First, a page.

How Diabetes Affects Dogs
There are two types of canine diabetes – diabetes insipidus and diabetes mellitus. Of these, diabetes mellitus – particularly Type 1 or insulin-dependent diabetes mellitus - is by far the most common. In healthy animals, insulin is produced and released by specialized cells in the pancreas. Insulin is needed for glucose from ingested food to pass into cells and tissues, where it can be processed and used for energy. Dogs with Type 1 diabetes mellitus do not have enough insulin in their blood streams, because their specialized pancreatic cells are either absent or not functioning normally. This prevents them from properly metabolizing dietary sugar, which in turn causes abnormally high blood sugar levels (hyperglycemia) and levels of glucose in their urine (glycosuria). Dogs with excess urinary glucose tend to excrete very large amounts of urine, leading to dehydration and unusual thirst.
The metabolic abnormalities associated with diabetes mellitus initially increase a dog’s appetite because its cells are unable to take in and use dietary sugars. This is called “going into starvation mode.” The dog’s body starts breaking down stored fat for energy. This causes certain acid byproducts of fat metabolism called “ketones” to build up in the blood. Ultimately, this can cause a very serious and life-threatening condition known as diabetic ketoacidosis.
Disruption of the complex metabolic system can lead to a number of different symptoms. While many of these are vague and non-specific, taken together they can suggest the presence of diabetes mellitus and may help owners and veterinarians arrive at an early diagnosis.
Symptoms of Diabetes in Dogs
Owners of dogs with diabetes mellitus may notice one or more of the following signs in their dogs:
- Increased thirst and water intake (polydipsia)
- Increased volume and frequency of urination (polyuria)
- Inappropriate urination (loss of house training; accidents in the house or car; incontinence)
- Increased appetite and excessive food intake (polyphagia)
- Weight loss despite increased food intake
- Dehydration (severe in end-stage disease)
- Difficulty breathing (slow, labored breathing)
- Abdominal pain
- Strong odor of acetone on the breath
- Urinary tract infections (from abnormally high glucose levels in the urine)
- Cloudy eyes; cataracts
- Vision abnormalities (acute onset of blindness caused by bilateral cataracts; fairly common in dogs)
- Exercise intolerance
- Loss of appetite (inappetence; anorexia; later in the course of disease)
- Poor body condition
- Poor skin and coat condition
- Disorientation; stupor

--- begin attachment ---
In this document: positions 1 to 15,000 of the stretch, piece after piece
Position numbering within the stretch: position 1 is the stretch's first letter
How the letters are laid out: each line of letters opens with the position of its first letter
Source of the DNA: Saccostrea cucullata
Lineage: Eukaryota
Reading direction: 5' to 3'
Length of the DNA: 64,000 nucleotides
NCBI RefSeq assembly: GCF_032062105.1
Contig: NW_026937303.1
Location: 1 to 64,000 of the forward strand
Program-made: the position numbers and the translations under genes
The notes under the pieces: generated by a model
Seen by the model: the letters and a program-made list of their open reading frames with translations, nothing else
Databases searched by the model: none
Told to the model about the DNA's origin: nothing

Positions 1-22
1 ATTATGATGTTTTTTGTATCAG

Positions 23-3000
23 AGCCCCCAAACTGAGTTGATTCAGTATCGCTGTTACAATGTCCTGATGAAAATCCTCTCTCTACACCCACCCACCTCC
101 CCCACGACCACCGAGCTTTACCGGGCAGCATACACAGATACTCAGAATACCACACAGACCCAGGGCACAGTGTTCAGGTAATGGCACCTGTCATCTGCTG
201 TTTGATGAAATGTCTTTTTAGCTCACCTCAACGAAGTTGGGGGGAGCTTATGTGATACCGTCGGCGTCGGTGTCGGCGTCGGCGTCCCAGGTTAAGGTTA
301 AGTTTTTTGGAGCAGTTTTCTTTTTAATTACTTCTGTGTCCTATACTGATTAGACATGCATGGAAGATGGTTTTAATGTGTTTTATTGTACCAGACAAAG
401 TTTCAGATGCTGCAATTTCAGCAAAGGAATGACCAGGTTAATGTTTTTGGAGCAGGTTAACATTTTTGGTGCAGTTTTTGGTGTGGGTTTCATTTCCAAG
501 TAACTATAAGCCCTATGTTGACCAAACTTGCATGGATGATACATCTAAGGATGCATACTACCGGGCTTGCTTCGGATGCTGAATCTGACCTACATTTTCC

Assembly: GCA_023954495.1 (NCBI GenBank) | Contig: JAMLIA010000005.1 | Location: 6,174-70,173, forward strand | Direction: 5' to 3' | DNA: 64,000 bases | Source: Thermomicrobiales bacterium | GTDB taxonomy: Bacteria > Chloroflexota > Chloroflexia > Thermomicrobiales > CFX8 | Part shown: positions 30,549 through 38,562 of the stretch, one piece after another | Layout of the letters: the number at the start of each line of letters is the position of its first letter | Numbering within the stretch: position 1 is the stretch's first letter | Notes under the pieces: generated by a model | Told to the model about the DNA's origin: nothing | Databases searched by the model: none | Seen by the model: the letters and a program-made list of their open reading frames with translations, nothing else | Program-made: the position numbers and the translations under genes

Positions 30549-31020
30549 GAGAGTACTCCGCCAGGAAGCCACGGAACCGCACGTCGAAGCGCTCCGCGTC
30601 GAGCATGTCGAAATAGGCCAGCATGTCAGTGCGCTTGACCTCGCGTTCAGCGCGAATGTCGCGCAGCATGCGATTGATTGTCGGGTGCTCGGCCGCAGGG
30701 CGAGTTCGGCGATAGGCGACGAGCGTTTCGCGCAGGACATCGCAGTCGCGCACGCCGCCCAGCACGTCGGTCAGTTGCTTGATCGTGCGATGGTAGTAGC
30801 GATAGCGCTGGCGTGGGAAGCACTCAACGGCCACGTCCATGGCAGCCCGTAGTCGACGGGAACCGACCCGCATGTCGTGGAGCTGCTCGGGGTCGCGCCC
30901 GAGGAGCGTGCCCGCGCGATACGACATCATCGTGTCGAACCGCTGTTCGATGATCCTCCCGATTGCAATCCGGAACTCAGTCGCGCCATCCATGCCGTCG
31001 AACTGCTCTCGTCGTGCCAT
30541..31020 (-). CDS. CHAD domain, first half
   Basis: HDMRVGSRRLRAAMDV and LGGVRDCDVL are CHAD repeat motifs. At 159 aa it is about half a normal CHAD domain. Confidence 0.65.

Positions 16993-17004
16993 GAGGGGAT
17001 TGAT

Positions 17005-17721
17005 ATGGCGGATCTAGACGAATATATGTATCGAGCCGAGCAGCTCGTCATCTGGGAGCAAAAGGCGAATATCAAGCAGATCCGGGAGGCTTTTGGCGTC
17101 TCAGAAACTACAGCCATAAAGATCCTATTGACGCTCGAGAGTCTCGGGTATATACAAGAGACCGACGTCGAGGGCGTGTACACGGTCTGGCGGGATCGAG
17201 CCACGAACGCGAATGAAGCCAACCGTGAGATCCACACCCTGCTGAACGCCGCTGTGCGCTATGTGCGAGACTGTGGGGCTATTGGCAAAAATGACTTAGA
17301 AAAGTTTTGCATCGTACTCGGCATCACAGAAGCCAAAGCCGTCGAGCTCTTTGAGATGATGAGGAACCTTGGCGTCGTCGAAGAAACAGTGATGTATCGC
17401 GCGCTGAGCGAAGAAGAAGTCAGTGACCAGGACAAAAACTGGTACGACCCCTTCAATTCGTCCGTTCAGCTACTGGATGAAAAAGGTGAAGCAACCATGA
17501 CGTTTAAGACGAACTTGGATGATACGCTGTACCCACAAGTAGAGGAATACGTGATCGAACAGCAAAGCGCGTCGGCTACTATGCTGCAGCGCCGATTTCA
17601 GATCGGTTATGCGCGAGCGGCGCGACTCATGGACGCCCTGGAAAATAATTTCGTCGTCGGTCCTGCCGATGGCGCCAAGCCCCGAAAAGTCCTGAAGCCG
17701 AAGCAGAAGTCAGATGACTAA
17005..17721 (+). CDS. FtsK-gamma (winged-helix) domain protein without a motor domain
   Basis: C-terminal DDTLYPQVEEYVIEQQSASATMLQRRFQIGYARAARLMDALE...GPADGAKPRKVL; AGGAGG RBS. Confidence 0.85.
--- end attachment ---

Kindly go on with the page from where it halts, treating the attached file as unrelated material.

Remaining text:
- Lack of coordination (ataxia)
- Seizures; convulsions
It may seem odd that many diabetic dogs noticeably lose weight early-on in the course of their disease, even though their appetites and food intake increase. However, this does happen.
In the long term, untreated affected dogs eventually will suffer from signs of progressive, systemic disease. A systemic illness is one that affects or involves multiple body organs or systems. Cataracts are common in diabetic dogs and often are what cause owners to visit the veterinarian in the first place. Liver enlargement (hepatomegaly) and neurological disorders are frequent consequences of untreated diabetes mellitus, and affected dogs are especially susceptible to infections. If a dog begins making frequent trips to the water bowl, urinates more (or more frequently) than usual and develops a ravenous appetite without gaining weight, a red flag should go up about potential diabetes mellitus.
Dogs at Increased Risk
Diabetes mellitus is seen in all breeds of dogs, including mixed breeds. However, it is most common in middle-aged and older obese females. Diabetes mellitus usually is diagnosed in dogs in the 4 to 14-year range, with the average age of onset being somewhere between 5 and 10 years. Diabetes mellitus can occur in young dogs, but that is the exception rather than the rule. Female dogs are affected 2 to 3 times as frequently as males. The reason for this gender association is not understood.
Type I diabetes mellitus an insulin-dependant form of the disease that appears to have a familial association, is more common in the Keeshond, certain Terriers (Australian, Fox, Cairn and Yorkshire), German Shepherd Dog, Doberman Pinscher, Schnauzer (Standard and Miniature), Golden Retriever, Labrador Retriever, Bichon Frise, Spitz, Poodle (Miniature, Standard and Toy), Samoyed, Pug and Lhasa Apso. The exact role of genetics in this disease is not well understood.
Risk factors other than breed and gender include obesity, recurring pancreatitis (normally presenting with signs of abdominal distress), being an older intact female, hyperadrenocorticism (Cushing’s disease) and administration of drugs which antagonize the effects of insulin, such as certain steroid medications.